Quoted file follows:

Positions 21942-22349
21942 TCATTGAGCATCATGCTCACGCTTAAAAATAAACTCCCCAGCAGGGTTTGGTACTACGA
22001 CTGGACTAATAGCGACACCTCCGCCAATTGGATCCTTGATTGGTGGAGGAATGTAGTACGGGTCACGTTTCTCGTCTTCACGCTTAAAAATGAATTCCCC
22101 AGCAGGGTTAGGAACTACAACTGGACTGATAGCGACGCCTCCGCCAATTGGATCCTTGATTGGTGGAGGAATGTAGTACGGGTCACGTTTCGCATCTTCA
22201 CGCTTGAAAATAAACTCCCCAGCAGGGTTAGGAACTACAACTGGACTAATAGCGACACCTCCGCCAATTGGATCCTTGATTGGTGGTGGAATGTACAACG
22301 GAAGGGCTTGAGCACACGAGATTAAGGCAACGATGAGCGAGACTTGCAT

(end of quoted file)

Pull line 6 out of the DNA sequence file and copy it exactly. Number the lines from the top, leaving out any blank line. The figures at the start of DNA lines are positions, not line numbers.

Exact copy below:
22301 GAAGGGCTTGAGCACACGAGATTAAGGCAACGATGAGCGAGACTTGCAT